We also believe that the publisher has an obligation to ensure that the books they sell which are geared to millions of people/children are correctly edited by native speakers/scholars of the respective foreign languages.

Some mistakes found in the book include:
Una taka chepati? = Unataka Chapati?
* Chapati is not a pancake, it is a type of flat-round-bread with its origin in India
Jambo, Mzee - Mzee means an old man/elder not exactly respected one as stated
* Mheshimiwa means respected one
Una taka shika rungu (fly-whisk)? = Unataka kushika rungu?
* A rungu is a club, not a fly-whisk, not sure what a flywhisk means in Swahili
Una taka maziwa lala?
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Format: Hardcover
Essentially I've come to the conclusion that Ana Juan could come to my home and hit me over the head with multiple frying pans and I would STILL worship at her feet. You know that fantasy everyone has where a famous children's book illustrator walks up to you one day and says, "I made this incredibly beautiful painting, pre-framed, just for you"? You don't have that one? Well I do. And the illustrator in question would be Ana Juan. My goodness me, how that woman can paint. From her Fellini-esque, "The Night Eater" to the biography of "Frida" that only SHE could have illustrated, Juan is consistently brilliant in whatsoever she chooses to do. So when first-time picture book author Kelly Cunnane found that, "For You Are a Kenyan Child" was to fall into the creative hands of Juan, one can only imagine her response. The pairing of an artist who's picture book work, prior to this title, has been almost solely fantastical with a playful but realistic author makes for a unique book. One that reads as well as it looks.

A child wakes in Kenya, "in the green hills of Africa, sun lemon bright over eucalyptus trees full of doves", to herd his Grandfather's cows. He's instructed by his mother to watch them carefully, but the cows won't mind if he slips away for a moment to see who else is up and about, will they? There's Bashir who bakes some pancakes in the morning, and the great black monkeys that perch in the trees. There's the village chief who is carving a magnificent lion and Grandmother who offers "sleeping milk, sweetened with crushed charcoal, fresh from the gourd". Distracted further by friends and playmates the boy finally makes it back to the field . . . but the cows are gone!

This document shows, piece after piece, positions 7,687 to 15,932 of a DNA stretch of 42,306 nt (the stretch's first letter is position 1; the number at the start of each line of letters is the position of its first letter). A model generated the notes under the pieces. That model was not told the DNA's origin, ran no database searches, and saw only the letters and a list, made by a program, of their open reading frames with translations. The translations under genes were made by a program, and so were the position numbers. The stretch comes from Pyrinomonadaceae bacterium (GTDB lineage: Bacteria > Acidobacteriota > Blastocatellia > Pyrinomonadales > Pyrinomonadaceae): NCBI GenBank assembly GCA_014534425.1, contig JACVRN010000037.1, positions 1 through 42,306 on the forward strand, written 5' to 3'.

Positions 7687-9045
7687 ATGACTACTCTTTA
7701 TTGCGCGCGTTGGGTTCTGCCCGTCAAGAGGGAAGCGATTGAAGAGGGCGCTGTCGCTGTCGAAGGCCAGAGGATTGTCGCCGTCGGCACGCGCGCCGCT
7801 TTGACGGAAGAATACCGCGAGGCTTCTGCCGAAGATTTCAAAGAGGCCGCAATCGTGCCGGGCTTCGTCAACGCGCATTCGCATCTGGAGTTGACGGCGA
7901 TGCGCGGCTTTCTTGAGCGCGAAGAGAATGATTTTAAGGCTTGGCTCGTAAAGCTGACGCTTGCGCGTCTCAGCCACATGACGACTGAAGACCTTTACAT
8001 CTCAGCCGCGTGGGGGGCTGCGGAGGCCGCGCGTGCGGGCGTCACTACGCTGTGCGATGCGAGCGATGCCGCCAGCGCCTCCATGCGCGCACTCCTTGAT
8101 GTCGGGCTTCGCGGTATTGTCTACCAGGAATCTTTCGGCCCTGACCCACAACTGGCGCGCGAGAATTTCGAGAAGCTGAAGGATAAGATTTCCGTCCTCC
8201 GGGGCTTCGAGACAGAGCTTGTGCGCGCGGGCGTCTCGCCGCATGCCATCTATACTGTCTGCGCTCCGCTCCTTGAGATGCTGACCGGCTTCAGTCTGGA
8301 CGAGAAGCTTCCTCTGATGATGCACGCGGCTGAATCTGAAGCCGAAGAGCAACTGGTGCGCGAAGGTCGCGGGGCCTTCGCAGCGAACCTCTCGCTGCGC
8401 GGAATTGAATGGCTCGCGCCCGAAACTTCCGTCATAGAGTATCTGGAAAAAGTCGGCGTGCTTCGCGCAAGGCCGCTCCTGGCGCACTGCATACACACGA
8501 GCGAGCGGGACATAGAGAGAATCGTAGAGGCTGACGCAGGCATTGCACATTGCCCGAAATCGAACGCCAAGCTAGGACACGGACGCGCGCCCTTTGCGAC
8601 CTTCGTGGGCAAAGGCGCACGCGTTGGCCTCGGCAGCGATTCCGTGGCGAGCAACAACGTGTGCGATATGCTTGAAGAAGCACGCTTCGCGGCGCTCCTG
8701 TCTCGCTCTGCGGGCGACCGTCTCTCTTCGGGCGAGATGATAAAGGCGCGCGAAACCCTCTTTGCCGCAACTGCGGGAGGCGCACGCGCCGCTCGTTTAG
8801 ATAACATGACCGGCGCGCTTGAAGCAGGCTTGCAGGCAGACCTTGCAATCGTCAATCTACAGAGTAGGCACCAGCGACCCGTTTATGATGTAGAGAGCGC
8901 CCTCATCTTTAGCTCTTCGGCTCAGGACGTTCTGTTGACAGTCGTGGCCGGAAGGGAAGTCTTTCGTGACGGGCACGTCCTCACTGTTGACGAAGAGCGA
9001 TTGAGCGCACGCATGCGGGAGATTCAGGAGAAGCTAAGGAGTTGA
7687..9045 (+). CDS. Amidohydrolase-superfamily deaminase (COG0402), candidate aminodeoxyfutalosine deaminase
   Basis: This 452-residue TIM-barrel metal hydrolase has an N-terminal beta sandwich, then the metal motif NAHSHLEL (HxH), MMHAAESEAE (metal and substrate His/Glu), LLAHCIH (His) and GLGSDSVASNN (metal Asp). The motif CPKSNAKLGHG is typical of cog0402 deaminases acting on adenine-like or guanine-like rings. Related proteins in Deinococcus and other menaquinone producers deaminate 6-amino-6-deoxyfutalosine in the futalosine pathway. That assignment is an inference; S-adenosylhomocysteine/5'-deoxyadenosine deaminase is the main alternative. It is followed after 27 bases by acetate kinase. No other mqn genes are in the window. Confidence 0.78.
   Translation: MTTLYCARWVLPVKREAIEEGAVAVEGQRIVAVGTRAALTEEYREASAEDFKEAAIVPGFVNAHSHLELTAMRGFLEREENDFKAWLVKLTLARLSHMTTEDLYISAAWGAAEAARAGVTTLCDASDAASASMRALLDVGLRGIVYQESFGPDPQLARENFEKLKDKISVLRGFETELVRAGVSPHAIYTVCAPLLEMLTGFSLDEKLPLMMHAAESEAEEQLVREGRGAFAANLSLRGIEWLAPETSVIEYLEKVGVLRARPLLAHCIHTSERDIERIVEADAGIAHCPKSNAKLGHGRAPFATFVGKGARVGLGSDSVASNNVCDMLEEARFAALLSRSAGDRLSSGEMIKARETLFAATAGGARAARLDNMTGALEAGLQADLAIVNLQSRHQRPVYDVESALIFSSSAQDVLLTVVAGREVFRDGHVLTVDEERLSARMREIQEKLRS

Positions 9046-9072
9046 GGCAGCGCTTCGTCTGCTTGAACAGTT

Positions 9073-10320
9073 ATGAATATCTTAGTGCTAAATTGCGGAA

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Format: Hardcover Verified Purchase
Ever wonder what it's like to grow up in a little village in Kenya? Kelly Cunnane, a former Peace Corps volunteer in that country, tells the charming story of a little boy who is supposed to be tending his grandfather's cows when... well, there are so many other interesting things to do! You'll learn a little Swahili following him on his adventures ("Jambo!") and find out what happens when the cows come home. The colorful illustrations by Ana Juan are perfect for the story. I would definitely recommend this as a fun way to broaden a child's horizons.
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Format: Hardcover
What a fabulous find! This book arrived today and we have read it 7 times already - and we are all still enthralled. My 2 year old loves the animal pictures and my 3 (almost 4) year old loves living the day with this child so similar to herself yet so far away. The writing is as rich and simple as the rural life it depicts; the illustrations lush and witty.

I bought this book as a connection for my children to the Kenyan grandfather they can never meet, but this is a wonderful book for any family that wonders about the world we live in. Don't be intimidated by the few phrases in Kiswahili; the language was invented by Arab traders and first written down by the British so it is highly phonetic for English speakers. Just remember; 'e' sounds like A and 'y' sounds like E. Relax, smile as you speak and give each vowel equal emphasis. You may never visit East Africa but these are such easy words, a secret language to share with your children.

My only regret about this book is that there isn't a whole series of them. We long to know more about the people of that village and their everyday adventures. It has been sad to say 'Goodnight' to them - seven times!